Interim Final Country-of-Origin Rule Released

US - USDA’s Agricultural Marketing Service (AMS) yesterday put on public display an interim final rule regarding mandatory country-of-origin labeling of meat products. The new requirements take effect September 30, 2008.
calendar icon 30 July 2008
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The rule, which likely will publish in the August 1 Federal Register, reflects changes to the original statute that were included in the 2008 farm bill. The rule covers meat products including muscle cuts of beef, veal, lamb, chicken, goat and pork, as well as ground beef, ground pork, ground lamb, ground chicken and ground goat. Processed meat and poultry products like lunch meat, meatballs or marinated pork loin, as well as meat and poultry sold at foodservice, are exempt from labeling.

When labeling ground beef, ground pork, ground lamb, ground goat and ground chicken, the rule allows labels to declare the countries from which the meat may reasonably have originated. In defining “reasonable,” the rule provides that when a raw material from a specific origin is not in a processor's inventory for more than 60 days, that country shall no longer be included as a possible country-of-origin.

The rule also indicates that records must be kept for a year and must be produced within five days if requested by a USDA official. Slaughter establishments are an initiating supplier of country-of-origin information and must possess or have legal access to records that substantiate their origin claims. A producer affidavit can be sufficient evidence of an animal’s origin if the affidavit is provided by someone with first-hand knowledge of that origin and if it identifies the animals unique to the transaction. The rule provides that if animals are part of the National Animal Identification System, the official ear tag or accompanying animal markings can be used to support country-of-origin claims.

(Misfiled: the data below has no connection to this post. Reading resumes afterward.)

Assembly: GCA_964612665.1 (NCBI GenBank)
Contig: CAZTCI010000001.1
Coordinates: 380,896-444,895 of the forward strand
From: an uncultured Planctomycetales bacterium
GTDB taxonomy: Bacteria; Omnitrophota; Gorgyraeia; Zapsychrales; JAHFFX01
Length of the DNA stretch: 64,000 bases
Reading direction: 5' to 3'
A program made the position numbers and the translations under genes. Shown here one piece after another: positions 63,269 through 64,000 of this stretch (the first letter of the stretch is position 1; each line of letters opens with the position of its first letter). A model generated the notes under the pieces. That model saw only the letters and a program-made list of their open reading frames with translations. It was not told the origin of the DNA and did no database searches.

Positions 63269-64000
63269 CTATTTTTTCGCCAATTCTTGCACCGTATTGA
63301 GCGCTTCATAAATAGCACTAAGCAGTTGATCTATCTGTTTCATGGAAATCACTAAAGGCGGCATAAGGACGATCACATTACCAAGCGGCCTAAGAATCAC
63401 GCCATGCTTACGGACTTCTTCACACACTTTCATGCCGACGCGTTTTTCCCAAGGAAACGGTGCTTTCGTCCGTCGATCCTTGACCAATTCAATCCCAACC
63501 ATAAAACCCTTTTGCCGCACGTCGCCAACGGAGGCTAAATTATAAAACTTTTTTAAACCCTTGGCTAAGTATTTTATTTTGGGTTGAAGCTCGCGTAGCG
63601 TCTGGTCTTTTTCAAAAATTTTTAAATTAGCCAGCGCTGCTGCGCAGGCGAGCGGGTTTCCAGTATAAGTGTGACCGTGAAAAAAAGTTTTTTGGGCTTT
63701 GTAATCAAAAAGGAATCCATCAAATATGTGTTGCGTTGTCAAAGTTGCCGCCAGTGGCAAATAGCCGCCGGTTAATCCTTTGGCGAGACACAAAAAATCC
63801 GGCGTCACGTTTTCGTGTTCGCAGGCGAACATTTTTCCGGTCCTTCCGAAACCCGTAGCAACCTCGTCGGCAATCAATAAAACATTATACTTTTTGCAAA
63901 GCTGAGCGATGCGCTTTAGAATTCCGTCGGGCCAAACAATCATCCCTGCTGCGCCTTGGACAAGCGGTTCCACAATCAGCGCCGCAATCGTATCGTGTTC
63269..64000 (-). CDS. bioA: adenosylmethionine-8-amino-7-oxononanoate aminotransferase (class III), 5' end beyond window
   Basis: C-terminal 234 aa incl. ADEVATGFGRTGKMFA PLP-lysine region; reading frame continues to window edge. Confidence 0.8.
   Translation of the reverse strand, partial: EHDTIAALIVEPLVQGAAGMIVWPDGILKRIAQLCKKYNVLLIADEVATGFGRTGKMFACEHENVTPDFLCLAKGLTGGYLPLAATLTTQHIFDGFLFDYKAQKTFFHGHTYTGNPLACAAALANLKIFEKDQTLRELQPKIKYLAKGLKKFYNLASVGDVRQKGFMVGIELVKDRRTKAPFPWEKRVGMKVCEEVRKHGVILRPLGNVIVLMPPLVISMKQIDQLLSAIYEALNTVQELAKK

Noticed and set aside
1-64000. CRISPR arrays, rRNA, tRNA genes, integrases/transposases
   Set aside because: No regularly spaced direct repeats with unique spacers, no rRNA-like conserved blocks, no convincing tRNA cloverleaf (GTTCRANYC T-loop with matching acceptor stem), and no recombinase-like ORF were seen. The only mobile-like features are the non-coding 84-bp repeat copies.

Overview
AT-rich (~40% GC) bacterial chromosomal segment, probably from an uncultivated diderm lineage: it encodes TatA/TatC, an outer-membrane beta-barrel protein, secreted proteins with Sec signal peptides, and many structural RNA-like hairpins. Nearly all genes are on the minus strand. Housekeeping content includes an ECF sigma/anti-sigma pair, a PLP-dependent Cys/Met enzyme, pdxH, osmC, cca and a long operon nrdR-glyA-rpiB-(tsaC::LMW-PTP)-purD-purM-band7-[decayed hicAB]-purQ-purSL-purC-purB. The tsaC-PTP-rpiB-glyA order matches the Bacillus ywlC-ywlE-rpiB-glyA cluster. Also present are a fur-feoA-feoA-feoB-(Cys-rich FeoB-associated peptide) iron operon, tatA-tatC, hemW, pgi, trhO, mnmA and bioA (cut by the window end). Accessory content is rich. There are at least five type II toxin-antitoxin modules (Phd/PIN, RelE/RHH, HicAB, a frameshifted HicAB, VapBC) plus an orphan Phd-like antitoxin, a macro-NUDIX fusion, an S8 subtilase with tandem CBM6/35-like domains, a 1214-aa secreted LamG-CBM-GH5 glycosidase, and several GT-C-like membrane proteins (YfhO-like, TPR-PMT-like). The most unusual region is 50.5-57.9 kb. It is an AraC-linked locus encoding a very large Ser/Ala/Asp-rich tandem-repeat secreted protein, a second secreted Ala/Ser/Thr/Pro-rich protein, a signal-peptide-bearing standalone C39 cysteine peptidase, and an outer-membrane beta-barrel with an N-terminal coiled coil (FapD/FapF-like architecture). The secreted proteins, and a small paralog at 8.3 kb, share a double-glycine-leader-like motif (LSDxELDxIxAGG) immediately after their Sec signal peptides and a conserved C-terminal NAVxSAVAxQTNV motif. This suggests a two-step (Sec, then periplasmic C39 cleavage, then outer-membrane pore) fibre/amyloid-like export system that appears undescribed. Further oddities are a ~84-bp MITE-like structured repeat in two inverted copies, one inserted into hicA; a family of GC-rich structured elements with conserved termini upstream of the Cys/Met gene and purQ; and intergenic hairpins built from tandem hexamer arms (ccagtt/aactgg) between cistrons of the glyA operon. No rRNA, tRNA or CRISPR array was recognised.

AMS estimates first-year implementation costs for directly affected firms to be $2.5 billion, with costs per firm estimated at $376 for producers, $53,948 for intermediaries and $235,551 for retailers.

“Although AMI opposed mandatory country-of-origin labeling when it was under consideration, it is the law and our goal is to help our members comply with these new regulatory requirements,” said AMI Senior Vice President of Regulatory Affairs and General Counsel Mark Dopp. “We are pleased to see the interim final rule publish so that we can work expeditiously to help our members understand precisely what will be required of them by USDA.”

Dopp encouraged members of the industry to attend some of the upcoming country-of-origin compliance workshops that AMI is offering in three cities in partnership with the Food Marketing Institute and the United Fresh Produce Association.

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